Cynthia Cooper wasn’t prepared for a major ethical dilemma while working as Vice President of Internal Audit at WorldCom. But in 2002, when she and her team of auditors discovered a $3.8-billion accounting scandal at the telecom giant, ethics was central to their decision to blow the whistle on the fraud.
For the James C. Taylor Distinguished Lecture in Finance in Toronto, Cooper gave advice for recognizing and handling ethical dilemmas to an audience of CPAs (Chartered Professional Accountants).
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“I think the more we talk about ethics and character and how we can make these decisions, the more likely we are to recognize an ethical dilemma. Often people don’t recognize it until they are looking in the rear-view mirror and stop to think if they made the right choices,” she said.
Ethics at work in business
Then a panel, including Cooper, discussed how to establish a strong ethical culture, new ethical practices for CPAs and how they affect regulation, and why character-based leadership informs your professional judgment. Panellists included Kelly Gorman, EVP, Regulatory & Standards, CPA Ontario; and Bill Furlong, MBA ’87, ICD.D, an Executive-in-Residence at Ivey’s Ian O. Ihnatowycz Institute for Leadership and former Commissioner at the Ontario Securities Commission.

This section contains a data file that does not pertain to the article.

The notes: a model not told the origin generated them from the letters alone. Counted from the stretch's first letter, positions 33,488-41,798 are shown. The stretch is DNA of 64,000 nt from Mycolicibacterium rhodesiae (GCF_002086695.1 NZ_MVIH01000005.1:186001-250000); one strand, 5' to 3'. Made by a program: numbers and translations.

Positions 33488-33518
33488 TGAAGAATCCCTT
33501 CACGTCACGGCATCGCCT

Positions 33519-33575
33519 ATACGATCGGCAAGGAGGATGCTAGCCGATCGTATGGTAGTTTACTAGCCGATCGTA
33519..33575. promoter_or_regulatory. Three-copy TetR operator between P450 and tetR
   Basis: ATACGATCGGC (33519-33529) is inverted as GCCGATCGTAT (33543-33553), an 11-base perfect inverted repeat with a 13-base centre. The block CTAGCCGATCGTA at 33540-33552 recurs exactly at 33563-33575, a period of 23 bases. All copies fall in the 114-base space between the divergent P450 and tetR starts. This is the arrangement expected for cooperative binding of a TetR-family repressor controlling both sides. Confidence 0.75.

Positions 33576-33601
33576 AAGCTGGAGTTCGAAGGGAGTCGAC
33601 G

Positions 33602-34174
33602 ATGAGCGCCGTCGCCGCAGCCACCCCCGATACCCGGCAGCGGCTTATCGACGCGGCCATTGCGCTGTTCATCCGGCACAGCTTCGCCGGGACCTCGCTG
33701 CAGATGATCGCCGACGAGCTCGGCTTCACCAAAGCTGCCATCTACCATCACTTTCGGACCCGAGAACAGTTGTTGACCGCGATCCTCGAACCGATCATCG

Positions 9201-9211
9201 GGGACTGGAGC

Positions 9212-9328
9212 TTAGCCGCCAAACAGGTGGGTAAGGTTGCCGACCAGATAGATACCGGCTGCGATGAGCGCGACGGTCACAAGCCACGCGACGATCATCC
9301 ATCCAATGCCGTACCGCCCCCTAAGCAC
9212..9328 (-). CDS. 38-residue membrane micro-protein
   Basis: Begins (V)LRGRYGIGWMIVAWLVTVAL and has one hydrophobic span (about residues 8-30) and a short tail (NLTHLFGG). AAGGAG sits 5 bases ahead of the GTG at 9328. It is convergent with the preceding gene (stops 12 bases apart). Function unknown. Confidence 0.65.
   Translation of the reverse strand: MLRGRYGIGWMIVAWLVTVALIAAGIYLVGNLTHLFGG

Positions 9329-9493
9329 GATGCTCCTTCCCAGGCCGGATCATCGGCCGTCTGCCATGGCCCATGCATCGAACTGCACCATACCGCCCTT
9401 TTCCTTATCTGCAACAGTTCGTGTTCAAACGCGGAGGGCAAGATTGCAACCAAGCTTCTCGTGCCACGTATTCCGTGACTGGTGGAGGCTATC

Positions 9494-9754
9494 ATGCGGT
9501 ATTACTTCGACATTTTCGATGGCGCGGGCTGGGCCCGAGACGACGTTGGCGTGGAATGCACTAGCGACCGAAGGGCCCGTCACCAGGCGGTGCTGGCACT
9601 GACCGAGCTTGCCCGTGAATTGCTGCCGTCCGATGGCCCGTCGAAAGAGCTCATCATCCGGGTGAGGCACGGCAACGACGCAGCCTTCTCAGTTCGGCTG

Gorman discussed how NOCLAR, a new section in the Code of Ethics for CPAs, can help guide professional accountants on what actions to take in the public interest when they become aware of a potential illegal act.
Furlong explained how Leader Character can help organizations when faced with a whistleblowing situation.
Here are some key takeaways:
Balancing professional conduct and the public interest – Kelly Gorman, EVP, Regulatory & Standards, CPA Ontario
Character leads to stronger decision-making – Bill Furlong, MBA ’87, ICD.D, Executive-in-Residence, Ian O. Ihnatowycz Institute for Leadership
The event was organized by the CPA Ontario Centre for Accounting and the Public Interest in partnership with CPA Ontario.